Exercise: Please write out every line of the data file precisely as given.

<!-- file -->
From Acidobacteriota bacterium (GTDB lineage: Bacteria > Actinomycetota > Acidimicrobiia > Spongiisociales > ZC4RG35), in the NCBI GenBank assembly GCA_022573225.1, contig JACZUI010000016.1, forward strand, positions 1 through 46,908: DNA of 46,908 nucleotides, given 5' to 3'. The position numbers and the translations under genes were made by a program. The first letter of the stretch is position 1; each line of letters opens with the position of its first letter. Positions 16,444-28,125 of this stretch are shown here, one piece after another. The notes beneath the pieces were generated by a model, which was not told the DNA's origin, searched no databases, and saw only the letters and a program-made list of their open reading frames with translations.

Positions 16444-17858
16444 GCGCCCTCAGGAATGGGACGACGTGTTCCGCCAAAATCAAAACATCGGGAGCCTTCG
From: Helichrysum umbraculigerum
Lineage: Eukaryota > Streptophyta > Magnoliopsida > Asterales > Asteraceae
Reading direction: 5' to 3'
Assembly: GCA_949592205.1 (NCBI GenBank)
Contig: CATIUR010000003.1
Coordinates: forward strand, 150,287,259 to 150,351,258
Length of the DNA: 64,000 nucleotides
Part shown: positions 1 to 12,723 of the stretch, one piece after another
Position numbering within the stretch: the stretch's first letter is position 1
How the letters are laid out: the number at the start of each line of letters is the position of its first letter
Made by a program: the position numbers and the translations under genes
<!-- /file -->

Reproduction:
From Acidobacteriota bacterium (GTDB lineage: Bacteria > Actinomycetota > Acidimicrobiia > Spongiisociales > ZC4RG35), in the NCBI GenBank assembly GCA_022573225.1, contig JACZUI010000016.1, forward strand, positions 1 through 46,908: DNA of 46,908 nucleotides, given 5' to 3'. The position numbers and the translations under genes were made by a program. The first letter of the stretch is position 1; each line of letters opens with the position of its first letter. Positions 16,444-28,125 of this stretch are shown here, one piece after another. The notes beneath the pieces were generated by a model, which was not told the DNA's origin, searched no databases, and saw only the letters and a program-made list of their open reading frames with translations.

Positions 16444-17858
16444 GCGCCCTCAGGAATGGGACGACGTGTTCCGCCAAAATCAAAACATCGGGAGCCTTCG
From: Helichrysum umbraculigerum
Lineage: Eukaryota > Streptophyta > Magnoliopsida > Asterales > Asteraceae
Reading direction: 5' to 3'
Assembly: GCA_949592205.1 (NCBI GenBank)
Contig: CATIUR010000003.1
Coordinates: forward strand, 150,287,259 to 150,351,258
Length of the DNA: 64,000 nucleotides
Part shown: positions 1 to 12,723 of the stretch, one piece after another
Position numbering within the stretch: the stretch's first letter is position 1
How the letters are laid out: the number at the start of each line of letters is the position of its first letter
Made by a program: the position numbers and the translations under genes